When Tragedy Strikes
Vol. 37/No. 2
When Tragedy Strikes
George West, Texas
A Crisis to Report
At 4:20 a.m. this past Monday morning,(1) Los Angelenos were rudely awakened by a devastating earthquake measuring 6.6 on the Richter scale. You've seen pictures of the aftermath. Interstates and highways demolished. Bridges and parking garages collapsed. Water mains burst. Gas lines in flames. Thirty lives snuffed out. All in a matter of seconds.
Those are the facts of the situation. But the emotions of the story, the thoughts and the feelings, the reactions of residents and travellers, are recounted in the personal reports you've heard from eyewitnesses, those who experienced the tragedy firsthand. Like Richard Goodis of Sherman Oaks, California: "This place was moving like a jackhammer was going at it. Our bedroom wall tore away. I was looking at the ceiling one moment, then I was looking at the sky. I thought we were dead." Or Phyllis Presbrey, an elderly resident of the Hollywood Plaza Retirement Home: "I was trying to get out of bed, but I couldn't because it was just rocking too much. I was scared, terribly scared."(2) It is those reactions - from survivors - which make the story real.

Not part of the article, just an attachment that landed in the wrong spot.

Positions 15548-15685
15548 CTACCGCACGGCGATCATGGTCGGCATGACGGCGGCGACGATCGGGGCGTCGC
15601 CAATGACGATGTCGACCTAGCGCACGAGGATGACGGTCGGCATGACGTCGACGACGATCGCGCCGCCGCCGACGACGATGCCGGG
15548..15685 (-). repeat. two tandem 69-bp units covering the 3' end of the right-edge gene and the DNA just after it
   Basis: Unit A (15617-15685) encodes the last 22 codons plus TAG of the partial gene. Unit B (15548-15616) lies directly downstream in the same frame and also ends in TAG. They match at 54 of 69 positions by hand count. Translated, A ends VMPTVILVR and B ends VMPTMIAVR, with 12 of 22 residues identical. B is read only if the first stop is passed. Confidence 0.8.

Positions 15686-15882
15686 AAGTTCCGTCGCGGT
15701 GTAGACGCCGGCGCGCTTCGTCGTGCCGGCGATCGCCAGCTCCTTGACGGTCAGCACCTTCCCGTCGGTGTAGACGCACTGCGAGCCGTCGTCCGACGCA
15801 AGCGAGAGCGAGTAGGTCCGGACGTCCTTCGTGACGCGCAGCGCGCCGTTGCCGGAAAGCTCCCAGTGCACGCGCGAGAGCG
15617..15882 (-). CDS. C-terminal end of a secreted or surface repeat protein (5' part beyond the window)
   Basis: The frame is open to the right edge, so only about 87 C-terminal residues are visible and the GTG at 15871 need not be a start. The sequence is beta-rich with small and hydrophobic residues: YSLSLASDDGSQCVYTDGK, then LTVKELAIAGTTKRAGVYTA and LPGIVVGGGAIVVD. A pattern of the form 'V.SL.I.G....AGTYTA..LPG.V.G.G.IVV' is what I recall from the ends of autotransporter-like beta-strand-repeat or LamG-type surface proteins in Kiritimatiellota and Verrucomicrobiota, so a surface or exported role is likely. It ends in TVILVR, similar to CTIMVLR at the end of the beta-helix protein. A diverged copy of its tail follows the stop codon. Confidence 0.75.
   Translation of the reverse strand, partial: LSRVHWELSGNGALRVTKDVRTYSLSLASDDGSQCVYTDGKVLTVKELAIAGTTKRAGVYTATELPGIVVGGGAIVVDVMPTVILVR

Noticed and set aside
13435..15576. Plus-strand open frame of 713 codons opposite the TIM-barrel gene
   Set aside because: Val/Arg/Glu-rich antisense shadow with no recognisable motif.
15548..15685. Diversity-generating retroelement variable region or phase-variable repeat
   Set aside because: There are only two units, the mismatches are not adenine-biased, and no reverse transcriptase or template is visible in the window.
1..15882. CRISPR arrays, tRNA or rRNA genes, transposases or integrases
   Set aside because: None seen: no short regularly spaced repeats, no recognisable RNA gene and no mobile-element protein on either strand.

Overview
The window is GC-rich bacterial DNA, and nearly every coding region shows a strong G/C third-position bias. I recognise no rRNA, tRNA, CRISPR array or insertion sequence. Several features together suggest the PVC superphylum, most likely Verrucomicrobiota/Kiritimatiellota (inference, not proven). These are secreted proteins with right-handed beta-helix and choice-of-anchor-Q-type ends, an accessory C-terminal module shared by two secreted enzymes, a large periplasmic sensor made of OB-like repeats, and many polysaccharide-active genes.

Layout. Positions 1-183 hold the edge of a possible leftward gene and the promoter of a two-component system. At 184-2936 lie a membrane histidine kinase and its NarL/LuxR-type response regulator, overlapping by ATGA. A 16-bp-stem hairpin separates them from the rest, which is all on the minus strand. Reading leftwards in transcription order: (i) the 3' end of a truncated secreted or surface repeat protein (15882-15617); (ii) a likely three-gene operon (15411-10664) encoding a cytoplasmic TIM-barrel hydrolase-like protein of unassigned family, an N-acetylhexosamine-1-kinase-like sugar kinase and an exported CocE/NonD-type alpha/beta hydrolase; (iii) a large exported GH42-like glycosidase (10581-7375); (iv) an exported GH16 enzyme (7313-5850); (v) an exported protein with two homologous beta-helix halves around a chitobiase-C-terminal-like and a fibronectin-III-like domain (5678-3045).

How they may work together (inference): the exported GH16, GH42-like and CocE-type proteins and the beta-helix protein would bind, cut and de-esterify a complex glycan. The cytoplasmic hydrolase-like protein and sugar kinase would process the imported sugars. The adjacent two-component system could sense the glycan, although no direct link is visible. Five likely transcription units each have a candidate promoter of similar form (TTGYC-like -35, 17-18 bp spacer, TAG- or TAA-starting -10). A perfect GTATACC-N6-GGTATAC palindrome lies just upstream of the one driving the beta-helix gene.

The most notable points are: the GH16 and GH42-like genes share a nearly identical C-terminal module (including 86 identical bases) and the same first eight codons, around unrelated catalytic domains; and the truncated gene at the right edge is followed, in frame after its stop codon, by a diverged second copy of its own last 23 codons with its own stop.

In 11 Kings 25:8-12, the facts of Jerusalem's destruction in 587 B.C. are reported. The account reads like an article from the local daily:
In the fifth month, on the seventh day of the month, in the nineteenth year of King Nebuchadnezzar, king of Babylon, Nebuzaradan, captain of the guard, an official of the king of Babylon, entered Jerusalem. He burned down the house of Yahweh, and the king's house; and all the houses in Jerusalem, including every great man's house, he set on fire and burned. The whole army of the Chaldeans tore down the walls of Jerusalem, all around ... The rest of the people who were left in the city, and those who had deserted to the king of Babylon, and the rest of the populace, Nebuzaradan, captain of the guard, took to Babylon as prisoners. The captain of the guard left only some of the poorest in the country to tend the vines and farm the land.
Those are the facts of the case. But in the book of Lamentations the meaning behind the facts is revealed. The recollections of survivors, the sense of mourning and loss, the pain and the anguish, the questioning and the doubting - all are expressed in the pages of Lamentations.
In Romans 12:15 Paul instructed Christians to "Rejoice with those who rejoice, and weep with those who weep." Little Janie came into the house and told her mother that her friend Jessica had dropped her doll and broken it. "Did you help her fix it?" Janie's mother asked. "No, we couldn't fix it," Janie replied, "but I did help her cry."